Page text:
The distance to God
To some people, God can seem very distant. I’m writing this on a Sunday, and in church we’ve just been reflecting on reasons not to think of him that way!
As our calendar reminds us daily, it’s two thousand years since Jesus walked on the earth. So it’s easy to see how people can categorise him mentally (if somewhat vaguely) as ancient history – and hence of no immediate consequence. But in St Leonard’s church their sanctus bell can help us reassess that, because it’s one of the oldest in the country. Manufactured in the twelfth century, it has been ringing for eight hundred years! Now that’s more than a third of the interval between Jesus’ day and today. All of a sudden, perhaps Jesus doesn’t seem quite so distant historically!
But God can seem distant in other ways, too, to those who think of him as being to do only with spiritual people, people who fit in with him (or who fancy they do) in the religious life. Because that would make him not much to do with people like us who have a track record in life that doesn’t bear too much close scrutiny. But let’s check what we know about how God operates. At the beginning of the Gospel according to Matthew, we’re given Jesus’ line of descent all the way from Abraham. And it’s not what you’d expect. You’d expect a polished genealogy aimed at establishing Jesus’ ancestry in a way that demonstrates the finest pedigree. But that’s not what we’re given! In that first century Middle Eastern culture the people you’d mention in your genealogy would all be men, but Jesus has five women, three of whom are foreigners (another no-no for a good quality genealogy in that culture). Amongst the men, David, Jesus’ most famous ancestor, was an adulterer and a murderer. Jesus’ family tree is full of outsiders - gender, racial, and moral outsiders. What does this show us? It shows us that people who are excluded by culture, by respectable society, and even by God’s law can be brought in to Jesus’ family. God, we discover, moves in our circles after all!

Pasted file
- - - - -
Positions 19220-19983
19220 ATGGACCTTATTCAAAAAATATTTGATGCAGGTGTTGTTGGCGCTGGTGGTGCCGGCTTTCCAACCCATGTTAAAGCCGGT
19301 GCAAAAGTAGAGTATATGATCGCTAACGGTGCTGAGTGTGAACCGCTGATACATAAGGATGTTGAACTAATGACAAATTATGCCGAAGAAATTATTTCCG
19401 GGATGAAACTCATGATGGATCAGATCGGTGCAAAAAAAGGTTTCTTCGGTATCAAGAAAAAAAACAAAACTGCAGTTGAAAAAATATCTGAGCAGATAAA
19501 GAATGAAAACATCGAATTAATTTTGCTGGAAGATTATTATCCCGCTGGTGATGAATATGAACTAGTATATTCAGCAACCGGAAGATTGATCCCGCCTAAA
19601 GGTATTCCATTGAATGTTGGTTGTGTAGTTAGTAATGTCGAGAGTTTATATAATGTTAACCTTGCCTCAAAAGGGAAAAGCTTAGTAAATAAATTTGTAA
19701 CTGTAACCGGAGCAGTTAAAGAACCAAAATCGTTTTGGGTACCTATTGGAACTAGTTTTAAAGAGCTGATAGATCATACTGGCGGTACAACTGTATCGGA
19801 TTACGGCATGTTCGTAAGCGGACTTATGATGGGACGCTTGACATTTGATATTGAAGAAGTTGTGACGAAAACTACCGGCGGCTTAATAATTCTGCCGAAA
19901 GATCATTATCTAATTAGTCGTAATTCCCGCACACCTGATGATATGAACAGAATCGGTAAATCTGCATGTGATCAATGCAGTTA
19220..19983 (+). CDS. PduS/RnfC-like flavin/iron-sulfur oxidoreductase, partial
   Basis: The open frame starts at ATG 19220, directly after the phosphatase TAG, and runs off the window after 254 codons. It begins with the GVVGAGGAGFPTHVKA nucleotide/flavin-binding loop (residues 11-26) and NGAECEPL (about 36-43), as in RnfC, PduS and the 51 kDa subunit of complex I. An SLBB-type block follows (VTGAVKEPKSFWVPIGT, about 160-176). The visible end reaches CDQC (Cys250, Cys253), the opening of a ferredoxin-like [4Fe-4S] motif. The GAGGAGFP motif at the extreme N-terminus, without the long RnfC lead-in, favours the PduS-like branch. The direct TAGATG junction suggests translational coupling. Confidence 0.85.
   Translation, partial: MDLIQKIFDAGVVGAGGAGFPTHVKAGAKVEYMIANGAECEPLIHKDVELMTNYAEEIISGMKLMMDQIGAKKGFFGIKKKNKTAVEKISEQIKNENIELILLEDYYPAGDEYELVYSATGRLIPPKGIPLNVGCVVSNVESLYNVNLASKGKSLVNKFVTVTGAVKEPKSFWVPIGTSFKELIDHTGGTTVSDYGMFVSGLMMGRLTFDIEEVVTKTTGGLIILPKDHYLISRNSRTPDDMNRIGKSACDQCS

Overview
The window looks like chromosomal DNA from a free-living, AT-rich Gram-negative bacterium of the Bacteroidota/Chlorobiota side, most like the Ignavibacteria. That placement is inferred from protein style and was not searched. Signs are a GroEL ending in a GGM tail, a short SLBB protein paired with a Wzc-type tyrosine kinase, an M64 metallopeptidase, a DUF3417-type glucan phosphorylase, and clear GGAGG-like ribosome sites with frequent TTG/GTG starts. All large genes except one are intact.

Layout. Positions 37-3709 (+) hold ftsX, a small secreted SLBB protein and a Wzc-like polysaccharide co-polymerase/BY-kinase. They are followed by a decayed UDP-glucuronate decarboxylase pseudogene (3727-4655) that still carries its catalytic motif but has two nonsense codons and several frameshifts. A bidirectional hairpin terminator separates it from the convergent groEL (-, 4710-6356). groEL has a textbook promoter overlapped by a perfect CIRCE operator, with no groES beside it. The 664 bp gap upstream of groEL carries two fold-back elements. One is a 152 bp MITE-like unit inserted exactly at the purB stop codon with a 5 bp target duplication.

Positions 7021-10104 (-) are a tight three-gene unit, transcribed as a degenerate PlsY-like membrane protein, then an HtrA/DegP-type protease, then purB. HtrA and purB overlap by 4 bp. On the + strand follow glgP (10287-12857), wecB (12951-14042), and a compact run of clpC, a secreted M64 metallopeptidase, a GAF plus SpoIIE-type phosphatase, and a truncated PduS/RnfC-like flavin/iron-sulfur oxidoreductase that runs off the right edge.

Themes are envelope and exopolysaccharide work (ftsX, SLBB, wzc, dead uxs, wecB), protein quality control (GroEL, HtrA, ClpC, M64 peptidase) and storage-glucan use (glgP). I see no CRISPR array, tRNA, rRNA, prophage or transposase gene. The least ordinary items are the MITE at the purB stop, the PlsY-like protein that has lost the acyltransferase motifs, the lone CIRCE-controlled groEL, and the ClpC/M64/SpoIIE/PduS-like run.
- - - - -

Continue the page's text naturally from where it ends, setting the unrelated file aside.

Christmas shows us that God is no longer far away. In Jesus, he comes close, into our world. And it’s not merely to show us his love. He doesn’t come only to walk alongside us for our comfort. He comes with a great purpose – to transform us from inside out. As the angel says to Joseph about Jesus: “he will save his people from their sins.” May you know the nearness of the Saviour this Christmas and throughout the new year.
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